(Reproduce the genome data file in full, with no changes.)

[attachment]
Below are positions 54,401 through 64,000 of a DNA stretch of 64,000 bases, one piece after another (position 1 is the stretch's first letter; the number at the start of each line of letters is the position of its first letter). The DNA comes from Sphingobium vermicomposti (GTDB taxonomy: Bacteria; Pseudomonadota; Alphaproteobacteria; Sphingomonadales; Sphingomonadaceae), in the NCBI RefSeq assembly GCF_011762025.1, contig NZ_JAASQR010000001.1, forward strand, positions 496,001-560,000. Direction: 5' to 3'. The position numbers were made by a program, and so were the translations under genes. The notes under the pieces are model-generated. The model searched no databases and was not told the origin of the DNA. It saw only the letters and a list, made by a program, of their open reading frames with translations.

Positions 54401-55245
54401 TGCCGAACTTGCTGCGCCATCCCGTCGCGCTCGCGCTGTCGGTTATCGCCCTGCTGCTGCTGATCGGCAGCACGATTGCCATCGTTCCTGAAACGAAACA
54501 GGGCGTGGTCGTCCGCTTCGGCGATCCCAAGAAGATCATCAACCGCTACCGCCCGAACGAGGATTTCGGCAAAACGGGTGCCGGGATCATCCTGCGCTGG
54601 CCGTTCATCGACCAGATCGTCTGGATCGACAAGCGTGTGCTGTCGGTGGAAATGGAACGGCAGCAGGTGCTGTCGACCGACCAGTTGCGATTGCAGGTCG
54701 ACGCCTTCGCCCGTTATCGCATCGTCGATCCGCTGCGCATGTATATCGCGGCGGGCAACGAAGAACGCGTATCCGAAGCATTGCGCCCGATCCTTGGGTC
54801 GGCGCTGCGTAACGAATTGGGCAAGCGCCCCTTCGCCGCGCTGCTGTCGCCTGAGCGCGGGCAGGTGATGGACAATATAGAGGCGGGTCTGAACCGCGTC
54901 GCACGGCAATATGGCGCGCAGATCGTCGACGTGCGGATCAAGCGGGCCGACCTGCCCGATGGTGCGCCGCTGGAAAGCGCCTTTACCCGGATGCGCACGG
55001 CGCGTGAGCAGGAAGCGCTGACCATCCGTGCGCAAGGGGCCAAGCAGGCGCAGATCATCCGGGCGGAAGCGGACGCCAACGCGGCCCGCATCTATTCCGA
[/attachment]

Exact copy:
Below are positions 54,401 through 64,000 of a DNA stretch of 64,000 bases, one piece after another (position 1 is the stretch's first letter; the number at the start of each line of letters is the position of its first letter). The DNA comes from Sphingobium vermicomposti (GTDB taxonomy: Bacteria; Pseudomonadota; Alphaproteobacteria; Sphingomonadales; Sphingomonadaceae), in the NCBI RefSeq assembly GCF_011762025.1, contig NZ_JAASQR010000001.1, forward strand, positions 496,001-560,000. Direction: 5' to 3'. The position numbers were made by a program, and so were the translations under genes. The notes under the pieces are model-generated. The model searched no databases and was not told the origin of the DNA. It saw only the letters and a list, made by a program, of their open reading frames with translations.

Positions 54401-55245
54401 TGCCGAACTTGCTGCGCCATCCCGTCGCGCTCGCGCTGTCGGTTATCGCCCTGCTGCTGCTGATCGGCAGCACGATTGCCATCGTTCCTGAAACGAAACA
54501 GGGCGTGGTCGTCCGCTTCGGCGATCCCAAGAAGATCATCAACCGCTACCGCCCGAACGAGGATTTCGGCAAAACGGGTGCCGGGATCATCCTGCGCTGG
54601 CCGTTCATCGACCAGATCGTCTGGATCGACAAGCGTGTGCTGTCGGTGGAAATGGAACGGCAGCAGGTGCTGTCGACCGACCAGTTGCGATTGCAGGTCG
54701 ACGCCTTCGCCCGTTATCGCATCGTCGATCCGCTGCGCATGTATATCGCGGCGGGCAACGAAGAACGCGTATCCGAAGCATTGCGCCCGATCCTTGGGTC
54801 GGCGCTGCGTAACGAATTGGGCAAGCGCCCCTTCGCCGCGCTGCTGTCGCCTGAGCGCGGGCAGGTGATGGACAATATAGAGGCGGGTCTGAACCGCGTC
54901 GCACGGCAATATGGCGCGCAGATCGTCGACGTGCGGATCAAGCGGGCCGACCTGCCCGATGGTGCGCCGCTGGAAAGCGCCTTTACCCGGATGCGCACGG
55001 CGCGTGAGCAGGAAGCGCTGACCATCCGTGCGCAAGGGGCCAAGCAGGCGCAGATCATCCGGGCGGAAGCGGACGCCAACGCGGCCCGCATCTATTCCGA